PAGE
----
The Death of Business Intelligence

What does the growth of GIS mean for BI

Posted in Business Intelligence by TheLondonEconomic on September 2, 2013

Business Intelligence (BI) software has been used by more and more firms across the globe in the last few years as they look to get a hold on the massive amounts of data that has become available and analyse it succinctly and efficiently in order to ensure that they are making the best decisions and advancing well as a firm.

However, new technologies come around or grow all the time, and in many cases these can change the way that BI is utilised, or indeed how effective it is as a tool.

One of these has been the growth of geographical technology in the consumer market. Consumers are now able to access a range of different applications that will use satellites to show them how to get somewhere, and this is increasingly used to show the nearest and most convenient locations for them to access shops and other services.

So what does the rise of this kind of technology – Geographical information systems (GIS) – the sort of which is used in Google Maps and other apps, mean for the BI market at the current time?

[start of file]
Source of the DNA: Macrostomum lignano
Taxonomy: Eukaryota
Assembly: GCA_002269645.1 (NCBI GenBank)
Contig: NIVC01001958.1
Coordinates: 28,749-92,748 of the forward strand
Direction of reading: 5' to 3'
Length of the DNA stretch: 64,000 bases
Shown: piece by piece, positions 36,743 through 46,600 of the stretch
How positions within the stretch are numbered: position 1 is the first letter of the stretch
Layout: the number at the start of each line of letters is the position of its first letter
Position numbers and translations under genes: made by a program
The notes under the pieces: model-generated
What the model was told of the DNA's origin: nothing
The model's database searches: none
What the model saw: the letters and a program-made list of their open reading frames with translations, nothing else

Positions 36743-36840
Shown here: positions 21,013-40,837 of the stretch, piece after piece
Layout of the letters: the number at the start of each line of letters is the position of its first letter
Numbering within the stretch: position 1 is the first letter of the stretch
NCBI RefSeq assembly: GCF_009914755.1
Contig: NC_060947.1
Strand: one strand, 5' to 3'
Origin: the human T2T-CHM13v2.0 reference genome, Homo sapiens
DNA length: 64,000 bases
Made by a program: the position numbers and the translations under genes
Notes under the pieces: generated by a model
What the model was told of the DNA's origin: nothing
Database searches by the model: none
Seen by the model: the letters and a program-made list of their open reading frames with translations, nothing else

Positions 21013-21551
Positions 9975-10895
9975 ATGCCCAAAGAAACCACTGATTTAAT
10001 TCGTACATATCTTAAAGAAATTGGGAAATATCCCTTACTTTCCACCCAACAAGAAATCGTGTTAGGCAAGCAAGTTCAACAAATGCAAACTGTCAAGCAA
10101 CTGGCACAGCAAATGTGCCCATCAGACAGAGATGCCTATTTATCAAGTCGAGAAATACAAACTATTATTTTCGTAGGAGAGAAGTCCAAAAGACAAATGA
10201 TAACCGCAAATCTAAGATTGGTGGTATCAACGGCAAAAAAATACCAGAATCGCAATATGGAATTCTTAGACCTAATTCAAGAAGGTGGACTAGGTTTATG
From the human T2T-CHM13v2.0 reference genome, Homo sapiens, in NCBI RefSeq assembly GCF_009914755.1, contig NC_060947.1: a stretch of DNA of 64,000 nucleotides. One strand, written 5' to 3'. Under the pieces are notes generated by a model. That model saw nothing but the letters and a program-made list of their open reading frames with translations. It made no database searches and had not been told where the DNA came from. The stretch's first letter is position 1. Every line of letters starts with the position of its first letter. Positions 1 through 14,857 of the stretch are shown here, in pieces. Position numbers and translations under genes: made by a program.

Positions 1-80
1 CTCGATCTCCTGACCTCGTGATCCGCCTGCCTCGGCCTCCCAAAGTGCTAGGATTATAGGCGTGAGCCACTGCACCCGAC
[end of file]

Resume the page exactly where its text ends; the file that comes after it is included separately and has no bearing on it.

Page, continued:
According to information released by market analyst firm Pringle & Company, one of the main reasons BI is becoming popular is because of the increasing need and desire to track information, and the sheer volume of things that can be tracked.

It said that the market is set to grow exponentially over the course of the next four years from $76 billion (£48.9 billion) to around $143 billion by the year 2016.

However, the use of GIS in this equation can make it a much more worthwhile venture for companies looking to steal a further march on the opposition.

The organisation said that use of GIS with BI can mean having an unprecedented view of the business, customers, opposition and the opportunities that are inherent within.

More people now make use of mobile technology such as phones and tablets when they are out and about to help them not only work or play away from the home and office, but also to find things that they need to through maps.

The company said that making decisions based on data collected through GIS can help for the better targeting of decisions that are made and stronger visualisation, strategic planning. It also said that decisions can be made faster and more intelligently.

James Buckley, writing for Business 2 Consumer, said of the rise of GIS and its use in BI: “By combining the new consumer perspective on GIS technology with more effective tools, the revelations about business opportunities based on location aren’t happening in isolation anymore. Now, that information is easily converted to actionable insights that drive sales, IT or business development.”

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